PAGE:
I have two young turkeys with yellow/bloody poop. The adults are fine its just the younger ones. I think in the last two years I've lost like 15 to this disease. Last year I bought a group of babies and raised them until they were like 4 months old. One day they got droopy with yellow poop the next they were dead. This year my adult sweetgrass hatched 10 and 8 died and two are left. I've tried sulmet when they got sick and it never worked so I locked these last two up with copper sulfate in their water for 5 days and I let them out today but one just pooped blood and the other still seems droopy. It's never adults or babies just the juvenile ones. If I can't figure it out after this I think I'm giving up on turkeys! I feel bad I can't do anything. why aren't the adults affected just the young ones? is there anything I can do?
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Are you sure it's blackhead
and not coccidiosis
Perhaps you can send a deceased bird in for necropsy to be sure
Have you tried worming with an effective wormer such as Safeguard or Valbazen?
Have you tried treating for cocci with Corid (Amprolium)?
With coccidiosis, if birds have been exposed they can either fight it off and become immune to particular strains or get very sick and die. "IF" it's cocci that would explain why the adults are ok but the little ones are suffering.
Keep in mind that I am not an expert and this is just a possibility and it can't hurt to try worming and give Corid to at least rule it out.
Just had another thought. Do/did they get medicated chick feed? or no? Medicated chick feed contains amprolium to help prevent coccidiosis. If they didn't get medicated feed then you may want to at least try treating with the Corid (active ingredient is amprolium).
Edited by Free Spirit - 12/3/15 at 8:42am
Depends on if the Corid (or Ampro) is a powder or liquid. Here's a handy link. You will want to mix the solution for 0.024% severe outbreak.
The adults may have been exposed to it at one time or another and developed an immunity. The younger ones may have been more susceptible and unable to fight it off and became sicker. It's hard to say and I'm sorry that I don't have a better answer for you. Medicated chick feed contains the amprolium (active ingredient in Corid) as a preventative for cocci in chicks. Here is an article that can answer your questions and help you understand http://www.easychickenry.com/coccidiosis-in-chickens.html . The pictures show a bloody stool which is a tell tale of cocci, but they don't necessarily have to have bloody stool to be infected.
And because of the poop you mentioned I would also add a wormer to the treatment. I recommend Safeguard paste or liquid with Fenbendazol. The active ingredient Fenbendazole is effective to kill the cecal worm (found in blackhead). You'll have to get a weight of the birds you are treating to get an effective dosage amount needed. You can find it at Tractor Supply or some feed stores sold as Safeguard equine paste or Safeguard for goats liquid. Dosage for Safeguard would be approx. 0.23ml per pound of bird weight and given orally with a needless syringe. In this thread is a picture on how to give an oral medicine correctly so you don't accidentally aspirate the bird with very easy to understand photo's http://www.backyardchickens.com/t/1048620/how-to-provide-emergency-and-supportive-care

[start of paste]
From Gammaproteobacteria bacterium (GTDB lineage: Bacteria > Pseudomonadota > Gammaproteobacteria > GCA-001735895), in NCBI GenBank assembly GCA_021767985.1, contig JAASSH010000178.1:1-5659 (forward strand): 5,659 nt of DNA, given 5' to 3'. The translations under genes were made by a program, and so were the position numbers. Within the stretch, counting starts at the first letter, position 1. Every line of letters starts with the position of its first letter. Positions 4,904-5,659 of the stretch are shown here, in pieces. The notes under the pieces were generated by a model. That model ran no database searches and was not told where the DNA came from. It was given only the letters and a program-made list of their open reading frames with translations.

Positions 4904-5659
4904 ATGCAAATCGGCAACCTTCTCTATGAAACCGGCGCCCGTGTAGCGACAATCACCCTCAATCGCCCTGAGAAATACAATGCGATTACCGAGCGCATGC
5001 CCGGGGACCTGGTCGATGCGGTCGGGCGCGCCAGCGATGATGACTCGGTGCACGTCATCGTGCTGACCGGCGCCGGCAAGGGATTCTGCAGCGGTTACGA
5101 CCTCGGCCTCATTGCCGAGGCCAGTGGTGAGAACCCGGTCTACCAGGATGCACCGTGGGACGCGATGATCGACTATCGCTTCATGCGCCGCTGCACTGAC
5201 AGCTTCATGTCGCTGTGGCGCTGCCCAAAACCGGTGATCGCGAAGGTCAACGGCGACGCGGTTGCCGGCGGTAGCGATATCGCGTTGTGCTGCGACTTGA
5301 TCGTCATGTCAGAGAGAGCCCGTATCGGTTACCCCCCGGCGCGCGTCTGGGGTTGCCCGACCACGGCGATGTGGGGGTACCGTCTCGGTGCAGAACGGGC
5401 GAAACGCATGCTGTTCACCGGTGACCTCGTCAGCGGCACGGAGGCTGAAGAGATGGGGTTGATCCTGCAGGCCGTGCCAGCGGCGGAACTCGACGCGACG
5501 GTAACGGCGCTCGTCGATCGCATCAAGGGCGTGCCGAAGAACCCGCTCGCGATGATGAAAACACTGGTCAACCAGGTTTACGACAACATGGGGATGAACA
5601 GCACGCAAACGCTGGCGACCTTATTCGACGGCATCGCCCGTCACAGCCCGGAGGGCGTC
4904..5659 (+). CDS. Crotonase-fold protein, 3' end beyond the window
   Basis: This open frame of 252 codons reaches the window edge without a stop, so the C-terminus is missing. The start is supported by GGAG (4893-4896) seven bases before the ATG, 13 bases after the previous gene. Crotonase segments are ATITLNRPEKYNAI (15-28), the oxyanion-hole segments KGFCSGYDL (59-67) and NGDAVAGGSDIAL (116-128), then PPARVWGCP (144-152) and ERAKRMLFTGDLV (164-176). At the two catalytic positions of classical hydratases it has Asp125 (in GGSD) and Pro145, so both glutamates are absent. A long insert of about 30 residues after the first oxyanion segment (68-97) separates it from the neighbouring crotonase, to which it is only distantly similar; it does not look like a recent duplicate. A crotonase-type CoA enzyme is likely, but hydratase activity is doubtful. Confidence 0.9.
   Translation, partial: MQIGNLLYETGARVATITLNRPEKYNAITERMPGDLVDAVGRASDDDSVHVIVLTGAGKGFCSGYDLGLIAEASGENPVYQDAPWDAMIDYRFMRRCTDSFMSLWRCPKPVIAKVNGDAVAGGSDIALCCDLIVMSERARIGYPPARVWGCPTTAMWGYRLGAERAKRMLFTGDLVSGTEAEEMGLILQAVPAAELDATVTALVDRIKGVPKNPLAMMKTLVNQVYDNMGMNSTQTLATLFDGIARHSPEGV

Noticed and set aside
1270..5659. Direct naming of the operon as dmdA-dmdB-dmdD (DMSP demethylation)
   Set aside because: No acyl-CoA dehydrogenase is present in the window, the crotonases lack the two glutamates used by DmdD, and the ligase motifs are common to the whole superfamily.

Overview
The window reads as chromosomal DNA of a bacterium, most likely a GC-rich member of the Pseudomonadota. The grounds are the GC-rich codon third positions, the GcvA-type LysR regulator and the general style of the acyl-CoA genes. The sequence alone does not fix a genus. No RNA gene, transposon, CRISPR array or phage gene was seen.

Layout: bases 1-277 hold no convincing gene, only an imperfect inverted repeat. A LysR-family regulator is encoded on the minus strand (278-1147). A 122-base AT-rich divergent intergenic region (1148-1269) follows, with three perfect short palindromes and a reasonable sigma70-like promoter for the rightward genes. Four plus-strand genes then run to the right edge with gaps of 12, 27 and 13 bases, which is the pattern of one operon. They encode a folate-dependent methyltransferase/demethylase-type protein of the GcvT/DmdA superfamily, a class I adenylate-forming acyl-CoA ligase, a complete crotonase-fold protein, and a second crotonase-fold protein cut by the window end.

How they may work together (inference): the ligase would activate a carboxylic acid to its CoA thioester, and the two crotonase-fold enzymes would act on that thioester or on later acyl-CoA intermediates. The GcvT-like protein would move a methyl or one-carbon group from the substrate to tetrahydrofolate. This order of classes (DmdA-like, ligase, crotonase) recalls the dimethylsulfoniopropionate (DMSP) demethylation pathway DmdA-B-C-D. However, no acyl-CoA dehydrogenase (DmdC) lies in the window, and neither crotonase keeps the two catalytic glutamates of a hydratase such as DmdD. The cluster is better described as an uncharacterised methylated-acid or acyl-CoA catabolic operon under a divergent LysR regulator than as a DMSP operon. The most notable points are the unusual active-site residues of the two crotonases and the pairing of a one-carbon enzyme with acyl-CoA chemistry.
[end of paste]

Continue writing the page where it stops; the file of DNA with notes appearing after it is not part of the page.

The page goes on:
I still am not certain if this is what your dealing with but it is definitely worth trying to at least rule out the possibility.
FWIW here are a couple of links with some handy information
Re: Safeguard Fenbendazole
FOR THE REMOVAL AND CONTROL OF:
Gastrointestinal worms: Roundworms, adults and larvae (Ascaridia dissimilis); Cecal worms, adults and larvae (Heterakis gallinarum), an important vector of Histomonas meleagridis (Blackhead).
Ignore the dosages in this article as it applies to fenbendazole medicated feed. The equine or goat versions I mention in the post above is going to be the best and quickest method for your current situation. You can always give the medicated feed at a later date as a preventative if needed.
This one is information on the differences of coccidiosis and blackhead. How they occur and steps toward prevention.
Edited by Free Spirit - 12/4/15 at 12:29pm
Sorry, forgot to say that with blackhead, you'll often have poults and young turkeys look OK one day and be dead the next, but as the birds get older they do develop some resistance. So, it's not at all uncommon to have adult birds that appear fine but have your young dropping over dead every year. I'm copying info below that I posted on another thread about my experience with blackhead after moving to my new home; hope it is useful: